Use it in an Awful Sentence:

"That anime starfish is slurping the shit out of Bulbosaur's dick."

What it Actually Calls to Mind:

This is a very specific situation, but I still think it's appropriate. Imagine someone was eating a whole lot of pudding (rice, ideally, but really any kind of pudding that also has chunks of things floating in it). Let's say this person has a mouthful of hunky pudding when suddenly and for reasons never quite explained, they're mouth goes numb, and all of the partially chewed, saliva-ridden mouth goop starts slowly rolling down his chin, like a slow-motion avalanche or a lazy, creamy volcano of soft, white nightmares. That.

Somewhere between drooling and full-on puking lies slurping.


This is my least favorite word in the history of words. You can try to say it out loud, but there is just no comfortable way of saying it. Once I get to that "ulp" sound, my mouth wants to jump out of my face because it thinks my tongue is a pervert.

What it is:

Pulp is one of the rare words on this list where the thing it represents is almost as gross as the word itself. Pulp refers to those hunks of fruit excrement that float around mocking you, ruining an otherwise perfectly good glass of orange juice. A typical orange juice carton describes right on the label roughly how much pulp you can expect to find in your juice. This is what a standard orange juice section looks like in a supermarket.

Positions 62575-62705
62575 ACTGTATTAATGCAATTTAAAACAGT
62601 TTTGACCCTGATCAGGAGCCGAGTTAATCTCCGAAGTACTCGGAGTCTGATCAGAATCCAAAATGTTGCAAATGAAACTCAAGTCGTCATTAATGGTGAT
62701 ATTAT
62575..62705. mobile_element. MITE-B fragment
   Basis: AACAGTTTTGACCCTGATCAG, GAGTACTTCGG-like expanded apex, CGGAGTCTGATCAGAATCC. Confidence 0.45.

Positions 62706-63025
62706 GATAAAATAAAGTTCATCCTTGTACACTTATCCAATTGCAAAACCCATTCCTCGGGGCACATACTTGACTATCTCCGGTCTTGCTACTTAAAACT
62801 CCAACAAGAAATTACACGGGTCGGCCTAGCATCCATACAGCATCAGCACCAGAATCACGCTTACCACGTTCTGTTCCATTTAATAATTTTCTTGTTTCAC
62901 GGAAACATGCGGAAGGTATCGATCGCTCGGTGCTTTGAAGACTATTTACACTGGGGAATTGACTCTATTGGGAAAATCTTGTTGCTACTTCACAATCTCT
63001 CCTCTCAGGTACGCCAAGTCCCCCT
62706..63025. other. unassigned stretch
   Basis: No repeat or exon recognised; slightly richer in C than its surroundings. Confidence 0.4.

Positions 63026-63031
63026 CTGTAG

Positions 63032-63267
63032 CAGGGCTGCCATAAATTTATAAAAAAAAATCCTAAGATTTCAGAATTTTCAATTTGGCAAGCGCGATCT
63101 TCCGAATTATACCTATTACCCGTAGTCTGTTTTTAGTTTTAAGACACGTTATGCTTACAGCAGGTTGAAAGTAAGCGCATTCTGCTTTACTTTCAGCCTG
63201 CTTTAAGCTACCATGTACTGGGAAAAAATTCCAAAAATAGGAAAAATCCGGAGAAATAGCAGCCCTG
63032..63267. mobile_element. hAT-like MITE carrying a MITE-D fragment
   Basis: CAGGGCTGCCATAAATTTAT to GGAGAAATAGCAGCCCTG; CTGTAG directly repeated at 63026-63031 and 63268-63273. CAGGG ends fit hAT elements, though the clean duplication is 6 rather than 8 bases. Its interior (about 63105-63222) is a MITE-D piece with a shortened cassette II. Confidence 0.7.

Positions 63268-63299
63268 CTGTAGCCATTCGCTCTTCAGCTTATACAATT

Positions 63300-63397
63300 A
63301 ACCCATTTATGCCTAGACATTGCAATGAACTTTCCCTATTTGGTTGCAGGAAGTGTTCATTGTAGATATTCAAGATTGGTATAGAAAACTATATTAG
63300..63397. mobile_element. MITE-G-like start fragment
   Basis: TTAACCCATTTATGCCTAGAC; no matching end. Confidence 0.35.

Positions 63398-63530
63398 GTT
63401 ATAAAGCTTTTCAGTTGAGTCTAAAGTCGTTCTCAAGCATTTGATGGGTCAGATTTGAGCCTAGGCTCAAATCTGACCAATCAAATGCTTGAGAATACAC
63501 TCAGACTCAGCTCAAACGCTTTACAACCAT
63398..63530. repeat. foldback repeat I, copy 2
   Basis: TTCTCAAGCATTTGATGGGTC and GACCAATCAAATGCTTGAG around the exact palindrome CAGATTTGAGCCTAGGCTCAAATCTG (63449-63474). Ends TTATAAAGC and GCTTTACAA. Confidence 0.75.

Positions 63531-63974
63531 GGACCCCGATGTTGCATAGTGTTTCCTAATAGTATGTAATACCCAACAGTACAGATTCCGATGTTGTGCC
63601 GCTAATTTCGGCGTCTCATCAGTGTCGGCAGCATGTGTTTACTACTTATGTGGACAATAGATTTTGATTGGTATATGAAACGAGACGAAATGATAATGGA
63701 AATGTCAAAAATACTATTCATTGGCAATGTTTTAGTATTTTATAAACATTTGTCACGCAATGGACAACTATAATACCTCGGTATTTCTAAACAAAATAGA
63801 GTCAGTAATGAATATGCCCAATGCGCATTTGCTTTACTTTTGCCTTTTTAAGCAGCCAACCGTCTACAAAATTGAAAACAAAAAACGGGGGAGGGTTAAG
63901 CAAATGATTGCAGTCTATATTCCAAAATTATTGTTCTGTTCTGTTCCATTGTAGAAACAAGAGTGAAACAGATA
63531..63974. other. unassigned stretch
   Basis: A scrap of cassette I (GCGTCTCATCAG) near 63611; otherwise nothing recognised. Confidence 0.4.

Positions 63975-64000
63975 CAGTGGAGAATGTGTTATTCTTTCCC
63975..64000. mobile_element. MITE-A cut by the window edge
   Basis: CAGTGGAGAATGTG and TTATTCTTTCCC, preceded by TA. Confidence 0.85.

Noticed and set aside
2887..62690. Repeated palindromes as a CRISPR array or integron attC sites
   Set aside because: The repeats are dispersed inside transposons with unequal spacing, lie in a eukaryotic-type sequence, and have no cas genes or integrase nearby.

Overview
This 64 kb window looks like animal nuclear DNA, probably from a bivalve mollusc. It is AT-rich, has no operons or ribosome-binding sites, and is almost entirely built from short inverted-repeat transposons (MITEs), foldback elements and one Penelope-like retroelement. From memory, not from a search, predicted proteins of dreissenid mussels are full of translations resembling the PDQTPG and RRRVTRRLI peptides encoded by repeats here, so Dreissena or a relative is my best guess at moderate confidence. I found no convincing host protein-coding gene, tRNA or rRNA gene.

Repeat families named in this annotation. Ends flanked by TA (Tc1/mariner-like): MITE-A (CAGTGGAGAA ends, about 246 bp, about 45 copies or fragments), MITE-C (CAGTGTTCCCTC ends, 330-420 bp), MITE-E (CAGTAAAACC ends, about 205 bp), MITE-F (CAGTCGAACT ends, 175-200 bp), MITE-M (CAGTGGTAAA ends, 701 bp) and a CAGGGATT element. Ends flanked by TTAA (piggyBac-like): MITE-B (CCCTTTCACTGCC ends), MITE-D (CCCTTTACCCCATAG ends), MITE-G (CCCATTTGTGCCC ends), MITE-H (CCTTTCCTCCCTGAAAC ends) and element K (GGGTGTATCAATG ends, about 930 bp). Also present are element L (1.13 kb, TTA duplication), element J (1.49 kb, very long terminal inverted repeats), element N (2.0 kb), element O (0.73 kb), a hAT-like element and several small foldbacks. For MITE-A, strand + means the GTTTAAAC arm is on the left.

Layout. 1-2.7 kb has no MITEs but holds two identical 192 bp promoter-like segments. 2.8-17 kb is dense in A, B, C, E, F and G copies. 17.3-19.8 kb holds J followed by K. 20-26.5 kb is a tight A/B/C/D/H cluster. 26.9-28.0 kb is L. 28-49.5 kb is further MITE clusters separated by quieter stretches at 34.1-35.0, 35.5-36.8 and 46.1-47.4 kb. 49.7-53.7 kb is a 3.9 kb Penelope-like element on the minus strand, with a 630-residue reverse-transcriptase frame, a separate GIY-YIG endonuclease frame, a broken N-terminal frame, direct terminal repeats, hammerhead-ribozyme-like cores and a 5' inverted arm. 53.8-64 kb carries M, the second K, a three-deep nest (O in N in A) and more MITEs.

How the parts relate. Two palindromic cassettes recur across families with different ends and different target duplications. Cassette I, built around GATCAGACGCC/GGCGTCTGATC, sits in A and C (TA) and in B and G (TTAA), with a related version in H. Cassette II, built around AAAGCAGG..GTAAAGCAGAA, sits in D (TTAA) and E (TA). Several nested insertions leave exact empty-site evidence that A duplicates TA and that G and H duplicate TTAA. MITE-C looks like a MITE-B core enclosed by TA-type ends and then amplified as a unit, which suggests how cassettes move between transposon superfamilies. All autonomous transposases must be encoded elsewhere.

It's why I hate shopping.

I spent some time in London a few years back to check out the sights and lay low from the cops for a while and I learned that, in England, they don't call the little chunks of orange flesh "pulp." They call it a "juicy bit," and orange juice containers are described as "No Juicy Bits" or "With Juicy Bits." It made me so much more comfortable. If London had better food and if the people weren't all so gray and miserable and hog-faced, I swear I'd move there just so I could avoid seeing "pulp" for the rest of my days.

Use it in an Awful Sentence:

"The Heimlich maneuver isn't working. Daniel O'Brien, quickly reach down my son's throat and please extract the six ounces of moist pulp he is currently choking on. Use your hand."

What it Actually Calls to Mind:

Think about a crotch. A man's crotch. He's wearing pants, but there's clearly a dick in those pants, so the pants bulge out a little bit. A crotch bulge, is what it's called. (We've talked about them before.) Now imagine that the crotch bulge is wet, as it's covered in a slime of some kind. That's pulp.

A pulp is a crotch bulge coated with slime.

Daniel O'Brien works as a yolk-wrangler and pulp-gobbler. He also does this.